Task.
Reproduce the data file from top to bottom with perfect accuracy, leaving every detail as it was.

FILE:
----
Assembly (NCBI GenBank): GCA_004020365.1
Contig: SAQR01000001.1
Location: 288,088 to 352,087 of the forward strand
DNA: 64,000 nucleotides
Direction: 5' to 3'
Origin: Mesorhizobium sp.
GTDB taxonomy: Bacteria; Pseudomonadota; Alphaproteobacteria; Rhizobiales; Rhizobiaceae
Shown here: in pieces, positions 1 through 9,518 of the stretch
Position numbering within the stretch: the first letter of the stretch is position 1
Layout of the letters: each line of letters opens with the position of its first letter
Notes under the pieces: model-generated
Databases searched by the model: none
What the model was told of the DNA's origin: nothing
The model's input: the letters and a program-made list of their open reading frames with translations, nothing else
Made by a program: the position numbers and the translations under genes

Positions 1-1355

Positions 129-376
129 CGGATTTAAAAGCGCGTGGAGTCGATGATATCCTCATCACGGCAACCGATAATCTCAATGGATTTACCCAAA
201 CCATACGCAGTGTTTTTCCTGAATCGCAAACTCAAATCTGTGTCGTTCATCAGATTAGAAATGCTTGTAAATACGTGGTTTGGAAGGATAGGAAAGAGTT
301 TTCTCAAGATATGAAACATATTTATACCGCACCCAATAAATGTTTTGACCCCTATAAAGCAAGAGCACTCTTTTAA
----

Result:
Assembly (NCBI GenBank): GCA_004020365.1
Contig: SAQR01000001.1
Location: 288,088 to 352,087 of the forward strand
DNA: 64,000 nucleotides
Direction: 5' to 3'
Origin: Mesorhizobium sp.
GTDB taxonomy: Bacteria; Pseudomonadota; Alphaproteobacteria; Rhizobiales; Rhizobiaceae
Shown here: in pieces, positions 1 through 9,518 of the stretch
Position numbering within the stretch: the first letter of the stretch is position 1
Layout of the letters: each line of letters opens with the position of its first letter
Notes under the pieces: model-generated
Databases searched by the model: none
What the model was told of the DNA's origin: nothing
The model's input: the letters and a program-made list of their open reading frames with translations, nothing else
Made by a program: the position numbers and the translations under genes

Positions 1-1355

Positions 129-376
129 CGGATTTAAAAGCGCGTGGAGTCGATGATATCCTCATCACGGCAACCGATAATCTCAATGGATTTACCCAAA
201 CCATACGCAGTGTTTTTCCTGAATCGCAAACTCAAATCTGTGTCGTTCATCAGATTAGAAATGCTTGTAAATACGTGGTTTGGAAGGATAGGAAAGAGTT
301 TTCTCAAGATATGAAACATATTTATACCGCACCCAATAAATGTTTTGACCCCTATAAAGCAAGAGCACTCTTTTAA